• Prudential Financial Agrees $1.8b Reinsurence Deal With Lloyds
  • Bund Futures Are Underpinned as Small Dovish Repricing Supports
  • German CDU, CSU, SPD Want to Present Coalition Deal Tuesday: RP
  • Bayer, Monsanto Submit Concessions in EU Deal Review

In FX, the Dollar index has consolidated post-NFP recovery gains above the 89.000 level, despite losing some ground against the traditional safe-haven currencies amidst the ongoing pull-back in global equities (in part triggered by higher bond yields and Fed tightening perceptions in wake of Friday’s US jobs report). Eur/Usd is back down around 1.2450 vs last week’s 1.2500+ peaks, as specs increased long positions yet again (to fresh record highs), while Cable is pivoting around 1.4100 amidst more UK/Brexit-related claims and denials (latest concerning a plot against PM May on EU customs union issues). Usd/Cad has rebounded above 1.2400 with the Loonie undermined by reports that Canada could walk away from NAFTA, while Aud/Usd and Nzd/Usd are both sitting just above recent lows and round numbers (0.7900 and 0.7300) awaiting this week’s RBA and RBNZ policy meetings). Conversely, Usd/Jpy has retreated from Friday’s US labour data inspired highs and back below 110.00, with resistance seen ahead of the 110.37 Fib (38.2%) and 110.50 offers, but 109.79 and 109.83 MAs (ascending 55 hourly and descending 100 weekly respectively) providing support. Usd/Chf is hovering just under 0.9300 within a tight range up to around 0.9325.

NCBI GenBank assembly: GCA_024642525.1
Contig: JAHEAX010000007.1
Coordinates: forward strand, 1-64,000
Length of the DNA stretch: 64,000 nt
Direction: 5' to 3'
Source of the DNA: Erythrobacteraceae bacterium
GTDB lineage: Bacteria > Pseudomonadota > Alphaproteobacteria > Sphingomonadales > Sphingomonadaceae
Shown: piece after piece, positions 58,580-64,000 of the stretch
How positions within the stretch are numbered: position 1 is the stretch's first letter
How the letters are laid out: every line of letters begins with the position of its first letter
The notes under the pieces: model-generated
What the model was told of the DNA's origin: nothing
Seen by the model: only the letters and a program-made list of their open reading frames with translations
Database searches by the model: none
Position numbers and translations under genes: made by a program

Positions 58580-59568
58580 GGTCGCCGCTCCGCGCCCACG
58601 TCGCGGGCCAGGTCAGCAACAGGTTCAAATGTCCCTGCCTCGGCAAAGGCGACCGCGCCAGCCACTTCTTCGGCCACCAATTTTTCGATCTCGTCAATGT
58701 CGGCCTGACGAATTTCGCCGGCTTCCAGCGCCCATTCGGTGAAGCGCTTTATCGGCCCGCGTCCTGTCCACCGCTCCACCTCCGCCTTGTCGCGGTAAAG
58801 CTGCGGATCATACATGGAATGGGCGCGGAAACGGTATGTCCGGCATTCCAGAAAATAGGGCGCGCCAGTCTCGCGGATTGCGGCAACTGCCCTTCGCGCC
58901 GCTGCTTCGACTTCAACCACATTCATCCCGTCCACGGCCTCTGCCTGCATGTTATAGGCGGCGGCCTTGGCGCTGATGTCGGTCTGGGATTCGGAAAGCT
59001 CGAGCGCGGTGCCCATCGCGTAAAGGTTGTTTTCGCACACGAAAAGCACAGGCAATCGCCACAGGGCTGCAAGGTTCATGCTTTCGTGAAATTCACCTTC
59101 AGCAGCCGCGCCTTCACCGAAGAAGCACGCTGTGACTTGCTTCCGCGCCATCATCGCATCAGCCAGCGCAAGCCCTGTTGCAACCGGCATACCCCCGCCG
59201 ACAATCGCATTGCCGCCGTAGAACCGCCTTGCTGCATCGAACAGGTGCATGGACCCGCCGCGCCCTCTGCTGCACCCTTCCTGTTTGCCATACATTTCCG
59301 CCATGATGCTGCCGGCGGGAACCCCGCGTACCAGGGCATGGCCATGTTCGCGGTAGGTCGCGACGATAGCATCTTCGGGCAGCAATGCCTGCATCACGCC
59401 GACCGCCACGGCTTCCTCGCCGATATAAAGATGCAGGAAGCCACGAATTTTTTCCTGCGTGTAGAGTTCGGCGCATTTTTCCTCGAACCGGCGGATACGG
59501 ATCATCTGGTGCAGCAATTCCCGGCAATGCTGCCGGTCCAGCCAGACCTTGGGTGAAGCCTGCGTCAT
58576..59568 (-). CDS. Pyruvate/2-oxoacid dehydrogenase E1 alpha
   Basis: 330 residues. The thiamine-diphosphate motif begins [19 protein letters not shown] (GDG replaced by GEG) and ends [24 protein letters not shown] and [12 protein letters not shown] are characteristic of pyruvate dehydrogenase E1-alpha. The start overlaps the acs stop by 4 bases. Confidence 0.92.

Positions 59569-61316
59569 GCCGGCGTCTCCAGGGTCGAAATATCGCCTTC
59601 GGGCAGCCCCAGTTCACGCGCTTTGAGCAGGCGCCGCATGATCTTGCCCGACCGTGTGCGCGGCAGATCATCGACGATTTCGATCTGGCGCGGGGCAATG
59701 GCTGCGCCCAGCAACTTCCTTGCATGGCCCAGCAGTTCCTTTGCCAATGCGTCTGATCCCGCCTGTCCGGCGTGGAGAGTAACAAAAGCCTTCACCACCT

In commodities, WTI and Brent crude futures have pared earlier losses after hitting a one-month low in early European trade. Friday’s rig count saw oil drillers add rigs for the second consecutive week, a sign that US oil production could  soon exceed 10mln bpd. The Iranian Oil Minister Zanganeh stated that OPEC’s step to push up oil prices is short-lived and that any country that builds oil output capacity will ultimately win, while he also suggested to wait until the June meeting for a decision regarding an extension of cuts. In metals markets, spot gold trades higher, benefiting from its safe-haven status, albeit gains are relatively modest thus far with reports suggesting that Indian gold imports fell to a 17-month low in Jan. Elsewhere, Chinese steel futures were seen lower in quiet trading conditions while nickel prices in London have recovered from recent losses.

On today’s calendar, we will see the remaining January services and composite PMIs released in Europe and the US. Also due in the US is the January ISM non-manufacturing while in Europe the February Sentix investor confidence reading and December retail sales data for the Euro area will be due. Of most interest however will likely be ECB President Draghi’s comments in front of the European Parliament.

US Event Calendar

  • Feb. 5-Feb. 9: MBA Mortgage Foreclosures, prior 1.23%; Mortgage Delinquencies, prior 4.88%
  • 9:45am: Markit US Services PMI, est. 53.3, prior 53.3; Markit US Composite PMI, prior 53.8
  • 10am: ISM Non-Manf. Composite, est. 56.7, prior 55.9

DB’s Jim Reid concludes the overnight wrap

I’ve had plenty of time to contemplate last week’s price action as my late flight home last night from Geneva was cancelled after several hours hanging about. We were left stranded after midnight looking for a hotel. Given I do an annual mapping the world’s prices document that shows Switzerland has the most expensive hotels in the world this was a little suboptimal. It’s slightly ruined a great weekend skiing. Fantastic conditions but very cold.